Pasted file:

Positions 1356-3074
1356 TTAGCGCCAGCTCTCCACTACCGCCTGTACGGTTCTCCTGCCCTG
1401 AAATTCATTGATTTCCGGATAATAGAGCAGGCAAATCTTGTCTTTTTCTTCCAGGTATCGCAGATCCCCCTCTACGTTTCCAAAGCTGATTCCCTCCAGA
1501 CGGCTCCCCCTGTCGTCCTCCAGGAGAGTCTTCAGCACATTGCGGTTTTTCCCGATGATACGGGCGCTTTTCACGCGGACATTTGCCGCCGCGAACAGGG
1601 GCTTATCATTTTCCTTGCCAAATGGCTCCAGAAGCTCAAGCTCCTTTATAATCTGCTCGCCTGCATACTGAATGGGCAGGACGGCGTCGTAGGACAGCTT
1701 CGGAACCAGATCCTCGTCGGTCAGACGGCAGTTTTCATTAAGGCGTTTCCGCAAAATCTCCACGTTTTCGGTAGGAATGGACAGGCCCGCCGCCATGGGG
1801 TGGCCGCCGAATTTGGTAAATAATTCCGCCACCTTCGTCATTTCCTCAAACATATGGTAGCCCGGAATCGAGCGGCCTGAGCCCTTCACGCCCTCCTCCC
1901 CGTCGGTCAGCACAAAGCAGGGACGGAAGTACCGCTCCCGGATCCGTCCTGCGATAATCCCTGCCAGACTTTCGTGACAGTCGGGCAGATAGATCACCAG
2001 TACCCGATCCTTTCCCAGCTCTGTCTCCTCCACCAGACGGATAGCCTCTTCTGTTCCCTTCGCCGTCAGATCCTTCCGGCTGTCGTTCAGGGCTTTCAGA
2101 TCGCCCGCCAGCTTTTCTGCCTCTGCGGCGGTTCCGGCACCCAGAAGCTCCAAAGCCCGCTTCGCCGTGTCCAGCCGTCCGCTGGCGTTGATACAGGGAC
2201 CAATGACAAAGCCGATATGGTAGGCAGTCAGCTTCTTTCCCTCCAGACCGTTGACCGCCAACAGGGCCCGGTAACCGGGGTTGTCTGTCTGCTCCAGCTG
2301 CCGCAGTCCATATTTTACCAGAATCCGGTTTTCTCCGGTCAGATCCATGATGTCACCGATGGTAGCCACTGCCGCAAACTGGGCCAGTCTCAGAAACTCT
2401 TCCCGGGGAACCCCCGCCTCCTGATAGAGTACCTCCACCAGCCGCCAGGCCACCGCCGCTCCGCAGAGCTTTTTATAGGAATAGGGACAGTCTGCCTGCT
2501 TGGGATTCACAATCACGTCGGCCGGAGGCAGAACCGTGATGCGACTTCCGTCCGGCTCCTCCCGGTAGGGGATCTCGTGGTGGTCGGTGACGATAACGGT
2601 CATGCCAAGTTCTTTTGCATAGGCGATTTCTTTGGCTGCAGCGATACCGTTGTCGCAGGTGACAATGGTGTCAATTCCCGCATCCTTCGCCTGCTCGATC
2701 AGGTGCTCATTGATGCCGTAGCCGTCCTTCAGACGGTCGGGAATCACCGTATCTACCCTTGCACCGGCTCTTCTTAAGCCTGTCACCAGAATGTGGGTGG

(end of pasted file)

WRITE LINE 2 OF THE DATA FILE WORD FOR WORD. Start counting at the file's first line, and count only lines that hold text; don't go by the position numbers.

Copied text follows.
1356 TTAGCGCCAGCTCTCCACTACCGCCTGTACGGTTCTCCTGCCCTG